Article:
For Wisconsin and Providence, that's kinda what the numbers are saying here. I've been telling everyone all day that I think Purdue wins by 10+ because this feels like a "oh, right, Purdue is, like, WAY better than Wisconsin" game. If 12-19 Illinois State almost beat Wisconsin in Madison, and if Nicholls State almost beat Wisconsin in Madison, and if Indiana almost beat Wisconsin in Madison, and if Minnesota almost beat Wisconsin in Madison, and if Penn State almost beat Wisconsin in Madison, then at some point it feels like the luck runs out and a team like Purdue really puts it to Wisconsin in Madison.

Or maybe Wisconsin pulls it out. If so, congrats to them on at least a shared title. You play to win the games and they'd have won the games (even though they'd have gotten a little bit lucky in that they avoided second matchup with the University of Illinois Roadkills).

I said "at least a shared title" there because they'd still have to beat 8-21 Nebraska at home on Sunday to win the title outright. Surely ol' Pythagoras wouldn't catch up with them on the final Sunday and nip them at the finish line, right?

He might.

Comments

IlliniJoe81 on March 1, 2022 @ 02:29 PM

Unfortunately, "luck" = Johnny Davis. I've watched the end of a lot of Wisconsin games hoping they would lose and that guy just wins it. Winning these close games is a skill that Wisky has because they have him.

That being said, I agree that if Purdue wins they probably win by 10+. I just can't see the best Purdue team in its history missing the conference title by 2 games.

I'm seeing a 3-way tie for the title, hearkening back to 2002. (I thought for a while that Ohio State might make it 4 teams.) It might take a 10-0 Trent Frazier run vs. Iowa in the final two minutes to get us that last win but it seems like it should happen, just like it felt like we had to beat Michigan on Sunday.

That last Nebraska result was an eye-opener. If it is pro vs pro on Sunday, maybe Nebraska's pro turns out to be a difference-maker?

Anything can happen. Penn State is a hot mess but Iowa is really firing on offense right now. They will be a tough out just like in the Garza days.

It's March and I love it.

Robert on March 1, 2022 @ 03:53 PM

One other note: the unluckiest Illinois team: 2018 (Underwood's first team). 343rd out of 351 Division I teams that year with a -.093 in the luck column. A 14-18 team that really should have been 17-15.

Luckiest? 2004. 47th with a +.055. So a 26-7 team that probably should have been 24-9.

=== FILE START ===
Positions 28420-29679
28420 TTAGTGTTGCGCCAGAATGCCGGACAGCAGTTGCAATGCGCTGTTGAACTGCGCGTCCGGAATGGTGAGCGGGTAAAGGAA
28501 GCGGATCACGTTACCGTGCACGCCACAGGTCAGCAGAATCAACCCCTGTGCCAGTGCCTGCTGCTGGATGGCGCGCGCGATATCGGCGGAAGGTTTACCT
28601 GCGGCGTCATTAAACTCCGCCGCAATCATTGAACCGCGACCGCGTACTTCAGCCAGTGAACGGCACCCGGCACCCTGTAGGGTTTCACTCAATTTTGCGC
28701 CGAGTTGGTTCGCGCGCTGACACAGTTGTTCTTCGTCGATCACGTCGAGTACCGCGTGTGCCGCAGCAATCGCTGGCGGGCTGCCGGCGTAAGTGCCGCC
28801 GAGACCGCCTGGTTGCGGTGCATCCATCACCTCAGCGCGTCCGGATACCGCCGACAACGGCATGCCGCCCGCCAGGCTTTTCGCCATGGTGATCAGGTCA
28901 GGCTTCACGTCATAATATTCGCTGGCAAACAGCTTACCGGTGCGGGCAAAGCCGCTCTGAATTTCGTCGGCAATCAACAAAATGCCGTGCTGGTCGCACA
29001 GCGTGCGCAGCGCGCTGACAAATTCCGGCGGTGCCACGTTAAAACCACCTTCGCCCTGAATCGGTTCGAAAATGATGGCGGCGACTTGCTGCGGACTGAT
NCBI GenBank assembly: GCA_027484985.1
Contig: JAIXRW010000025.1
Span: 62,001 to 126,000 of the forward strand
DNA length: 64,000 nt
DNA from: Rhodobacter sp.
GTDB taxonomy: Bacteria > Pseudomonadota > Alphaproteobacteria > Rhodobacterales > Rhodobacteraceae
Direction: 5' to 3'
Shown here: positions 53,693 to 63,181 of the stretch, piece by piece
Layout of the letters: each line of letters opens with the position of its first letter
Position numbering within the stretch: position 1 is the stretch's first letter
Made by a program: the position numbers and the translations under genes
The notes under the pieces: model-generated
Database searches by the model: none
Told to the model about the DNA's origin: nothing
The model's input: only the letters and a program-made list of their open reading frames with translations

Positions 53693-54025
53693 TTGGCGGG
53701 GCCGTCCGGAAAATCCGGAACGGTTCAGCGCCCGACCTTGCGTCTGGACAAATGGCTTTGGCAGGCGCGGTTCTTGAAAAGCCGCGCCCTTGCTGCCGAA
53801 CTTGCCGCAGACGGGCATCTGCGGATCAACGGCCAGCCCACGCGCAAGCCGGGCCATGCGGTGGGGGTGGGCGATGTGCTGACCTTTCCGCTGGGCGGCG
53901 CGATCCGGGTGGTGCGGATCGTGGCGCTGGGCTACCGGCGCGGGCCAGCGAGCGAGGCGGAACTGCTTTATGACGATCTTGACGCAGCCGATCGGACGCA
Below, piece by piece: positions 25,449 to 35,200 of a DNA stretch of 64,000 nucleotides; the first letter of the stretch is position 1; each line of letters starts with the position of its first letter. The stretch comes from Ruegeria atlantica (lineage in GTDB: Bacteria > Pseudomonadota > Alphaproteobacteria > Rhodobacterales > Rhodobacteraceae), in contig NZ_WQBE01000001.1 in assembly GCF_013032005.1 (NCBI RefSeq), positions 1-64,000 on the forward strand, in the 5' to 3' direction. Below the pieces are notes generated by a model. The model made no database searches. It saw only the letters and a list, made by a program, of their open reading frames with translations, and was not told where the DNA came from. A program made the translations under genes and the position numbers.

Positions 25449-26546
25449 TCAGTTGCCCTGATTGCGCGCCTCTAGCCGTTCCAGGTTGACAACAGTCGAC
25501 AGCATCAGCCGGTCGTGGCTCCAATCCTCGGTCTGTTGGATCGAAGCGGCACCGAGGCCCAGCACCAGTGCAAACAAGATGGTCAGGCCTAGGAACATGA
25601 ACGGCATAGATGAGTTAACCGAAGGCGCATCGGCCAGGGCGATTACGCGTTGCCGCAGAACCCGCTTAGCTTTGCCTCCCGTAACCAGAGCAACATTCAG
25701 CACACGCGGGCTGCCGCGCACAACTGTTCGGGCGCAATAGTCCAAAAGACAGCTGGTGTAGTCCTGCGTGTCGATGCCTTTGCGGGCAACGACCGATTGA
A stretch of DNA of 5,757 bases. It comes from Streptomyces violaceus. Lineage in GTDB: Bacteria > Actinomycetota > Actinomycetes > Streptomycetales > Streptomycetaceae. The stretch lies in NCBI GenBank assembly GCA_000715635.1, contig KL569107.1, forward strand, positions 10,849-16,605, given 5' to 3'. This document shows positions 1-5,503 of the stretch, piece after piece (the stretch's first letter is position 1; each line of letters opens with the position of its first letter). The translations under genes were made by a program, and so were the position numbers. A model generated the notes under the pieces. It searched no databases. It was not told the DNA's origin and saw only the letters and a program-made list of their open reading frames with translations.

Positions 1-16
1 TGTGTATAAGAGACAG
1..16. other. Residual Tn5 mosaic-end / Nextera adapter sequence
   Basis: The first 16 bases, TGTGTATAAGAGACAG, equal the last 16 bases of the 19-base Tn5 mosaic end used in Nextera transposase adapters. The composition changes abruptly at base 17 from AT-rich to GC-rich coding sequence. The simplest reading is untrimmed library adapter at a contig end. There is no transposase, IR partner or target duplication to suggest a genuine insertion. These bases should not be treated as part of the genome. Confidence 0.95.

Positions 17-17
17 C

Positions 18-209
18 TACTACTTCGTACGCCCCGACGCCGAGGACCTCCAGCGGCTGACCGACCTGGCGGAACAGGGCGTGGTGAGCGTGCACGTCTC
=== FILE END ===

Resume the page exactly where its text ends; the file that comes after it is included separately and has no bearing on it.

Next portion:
patbasu@gmail.com on March 1, 2022 @ 07:16 PM

Great article- luckiest team in a long time. If both teams play well (and reffing isn’t atrocious) Purdue wins by double digits.

mrmill on March 1, 2022 @ 10:10 PM

Lucky as hell

IlliniJoe81 on March 1, 2022 @ 10:18 PM

Two bank shots from the arc to win the Big Ten. LUCK.

The Olaf Rules on March 2, 2022 @ 12:16 AM

Let them enjoy their BT title; odds suggest they won’t see the second weekend of the NCAA tourney.

Giovantischixstripz on March 2, 2022 @ 08:07 AM

Nebraska peaking at the right time, 2 game winning streak! Cmon Corn Skins!

JJNorthside on March 2, 2022 @ 09:00 AM

Comes back to that saying, you'd rather be lucky than good. Credit Wisconsin for never really putting themselves out of games. That style of basketball, the "let the other team beat themselves" works wonders in this situation.

AGig21 on March 2, 2022 @ 10:25 AM

Big Ten BB Year end review show will be entitled: "Give Me Two Bank Shots and a Conference Title Chaser..."

1701phiillini on March 2, 2022 @ 11:02 AM

A bit of an “Illi noisy” take. If we do not lose to OSU or Purdue at home, another team’s luck doesn’t enter the equation. We had the opportunity and didn’t get it done. Play harder and better.

Many of us complained about Michigan and the BIG championship last year all the way through getting spanked by Loyola in Round 2 while Michigan went to s16.

Let’s get off the collective “but fairness” drumbeat. It’s not the where Coach wants his player’s heads so let’s drop it and get behind them.

ATOillini on March 2, 2022 @ 03:54 PM

A good team, but 12 wins of 5 points or less is telling. Generally I’d say it points out there are really no great teams in the Big 10. Tate had an excellent article before the Michigan pointing out our own issues.

Still think we have the potential to play with anybody, so I’m hoping we get our “luck” come March Madness.

ATOillini on March 2, 2022 @ 04:38 PM

Well, I’m going to comment again. Sent a somewhat derogatory message to a friend of mine before I even read this article stating to him how lucky the Badgers were. It quickly led to him propping an even up bet that they make it to Eilte 8. I never bet on anything, but couldn’t resist. Some local charity is going to get a few extra dollars for one of us per terms of the bet.

orangejulius on March 2, 2022 @ 09:34 PM

After last night they are #1 in luck rating per teamrankings.com and it isn't even close.

Big ten basketball season is short enough that a team can avoid regression.

Our luck rating ? 206.